It was inevitable that Republicans would be blamed for the spread of the Ebola virus, especially given that this is an election year. Fortunately, we did not have to wait very long for a series of stories pinning the infectious disease on the party of Ronald Reagan, Abraham Lincoln, and that sinister cabal from The Simpsons that meets in a mountaintop castle to oversee the development of their multinational evil plots.
In a speech last week, Hillary Clinton claimed that, since the Sequestration passed, that dastardly program that slashed budget increases for government programs down to the single digits, the CDC has been woefully underfunded, leaving Americans at the mercy of an even more inept government organization than ever before. And just last night, NIH director Dr. Francis Collins claimed, in an interview with Huffington Post’s Sam Stein, that a 2004 NIH budget slash cut the agencies work on an experimental Ebola vaccine, and thus the hope of millions, off at the knees.
“NIH has been working on Ebola vaccines since 2001. It’s not like we suddenly woke up and thought, ‘Oh my gosh, we should have something ready here,’” Collins told The Huffington Post on Friday. “Frankly, if we had not gone through our 10-year slide in research support, we probably would have had a vaccine in time for this that would’ve gone through clinical trials and would have been ready.”…
“We would have been a year or two ahead of where we are, which would have made all the difference,” he said.
Of course, Collins noted later than an experimental vaccine might still be in trials at this point, even given two years lead time, and that an experimental vaccine is by no means a cure. But by the time the common sense rolled around in the interview, most Americans were comfortable in their belief that, had we only had one-party rule for most of the last decade, we have eradicated Ebola and every other infectious disease currently tormenting humanity, and we’d probably have Pumpkin Spice Lattes year round, too.
Unfortunately, what Clinton and Collins miss is that the CDC and the NIH have both been well-funded, they just haven’t seen Ebola as a top priority. The CDC, whose mission it is to protect Americans from the spread of infectious diseases, for example, has received nearly $3 billion from the Obamacare-created Prevention and Public Health Fund over the past five years. Of that $3 billion, the CDC used $180 million on epidemiology and laboratory capacity. They spent a whopping $517.3 million on “community transformation.”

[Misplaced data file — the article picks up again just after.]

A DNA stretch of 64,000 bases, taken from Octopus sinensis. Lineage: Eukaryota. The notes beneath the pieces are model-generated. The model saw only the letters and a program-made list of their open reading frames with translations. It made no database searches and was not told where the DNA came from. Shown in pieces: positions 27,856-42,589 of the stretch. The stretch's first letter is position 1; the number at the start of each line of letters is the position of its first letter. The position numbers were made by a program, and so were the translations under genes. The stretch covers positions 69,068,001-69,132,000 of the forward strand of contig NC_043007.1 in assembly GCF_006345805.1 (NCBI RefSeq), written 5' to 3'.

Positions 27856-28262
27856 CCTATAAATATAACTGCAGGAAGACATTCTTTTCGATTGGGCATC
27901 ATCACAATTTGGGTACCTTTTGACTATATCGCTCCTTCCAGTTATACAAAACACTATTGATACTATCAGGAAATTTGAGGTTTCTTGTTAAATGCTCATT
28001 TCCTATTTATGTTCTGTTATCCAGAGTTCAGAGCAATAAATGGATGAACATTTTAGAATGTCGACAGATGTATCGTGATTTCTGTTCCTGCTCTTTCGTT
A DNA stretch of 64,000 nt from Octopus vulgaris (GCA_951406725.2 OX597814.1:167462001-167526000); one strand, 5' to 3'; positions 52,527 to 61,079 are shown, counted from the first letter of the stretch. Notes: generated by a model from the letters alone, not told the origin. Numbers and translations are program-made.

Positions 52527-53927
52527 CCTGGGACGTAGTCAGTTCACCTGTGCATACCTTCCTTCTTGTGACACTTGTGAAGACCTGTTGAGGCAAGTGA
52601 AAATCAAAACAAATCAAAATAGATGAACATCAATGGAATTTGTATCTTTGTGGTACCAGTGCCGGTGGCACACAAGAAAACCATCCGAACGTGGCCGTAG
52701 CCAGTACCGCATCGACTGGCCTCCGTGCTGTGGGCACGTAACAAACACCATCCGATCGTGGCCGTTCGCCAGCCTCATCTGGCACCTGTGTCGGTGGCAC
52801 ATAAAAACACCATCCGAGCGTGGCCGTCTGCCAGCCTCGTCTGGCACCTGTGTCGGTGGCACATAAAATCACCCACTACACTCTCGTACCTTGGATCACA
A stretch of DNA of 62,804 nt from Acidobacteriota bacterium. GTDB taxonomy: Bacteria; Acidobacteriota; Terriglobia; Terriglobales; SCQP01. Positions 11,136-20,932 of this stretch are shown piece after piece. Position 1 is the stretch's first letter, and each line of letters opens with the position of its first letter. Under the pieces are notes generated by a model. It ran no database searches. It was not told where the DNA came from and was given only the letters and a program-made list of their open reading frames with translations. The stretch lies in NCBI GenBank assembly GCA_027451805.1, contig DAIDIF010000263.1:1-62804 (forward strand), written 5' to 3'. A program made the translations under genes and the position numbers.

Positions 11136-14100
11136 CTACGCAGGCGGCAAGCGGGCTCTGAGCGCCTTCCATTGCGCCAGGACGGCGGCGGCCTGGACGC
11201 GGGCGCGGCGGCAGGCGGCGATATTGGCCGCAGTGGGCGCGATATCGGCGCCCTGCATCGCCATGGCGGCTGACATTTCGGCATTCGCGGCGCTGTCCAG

The CDC’s website makes clear the objectives of community transformation grants. The program funds neighborhood interventions like “increasing access to healthy foods by supporting local farmers and developing neighborhood grocery stores,” or “promoting improvements in sidewalks and street lighting to make it safe and easy for people to walk and ride bikes.” Bike lanes and farmer’s markets may indeed help a community—but they would do little to combat dangerous diseases like Ebola, SARS or anthrax.
Now, that’s all nice, but it’s a bit difficult to ride a bike in a full HazMat suit, even if you have a designated bike lane.
The NIH is even better. Although Collins claims his budget was slashed, the NIH’s budget has actually grown, from around $18 billion in 2000 to around $30 billion in 2014. And while the budget hasn’t grown by leaps and bounds as it was before growth was curbed in 2004, it’s still grown almost every year until the middle of Barack Obama’s first term, in 2010. It seems, the only time the NIH’s year-over-year budget actually decreased was in the first two years of Barack Obama’s first term, when Democrats held both houses of Congress. But it’s not what the NIH has at it’s disposal to fight Ebola that’s the most interesting part. It’s what NIH does with it’s existing budget. After the Sam Stein article posted last night, one Twitter user dug through the NIH’s $30 billion budget to find “unnecessary” programs whose funding could be better repurposed. Among the top candidates:
If you add up only what Twitter found (although I’m claiming credit for the monkey poo story), that’s around $3.4 million that could have been put to better use, say, preparing Americans to survive the zombie apocalypse or, for that matter, researching and developing a vaccine to combat a serious infectious disease. And while $3.4 million in wasteful programming isn’t much, especially by government standards, it still shows that the real culprits in why we don’t have an Ebola vaccine are the NIH and the CDC, who just didn’t view Ebola as as big of a threat to Americans as over-massaged rabbits, poo-throwing zoo monkeys, main streets without bike lanes and methamphetamine addicts with working cellular phones. After all, neither did most Americans. Since the disease emerged in the 1970s, there have been less than 2,000 cases of Ebola worldwide.
Buuuut just remember, in an election year, it’s totally the Republicans.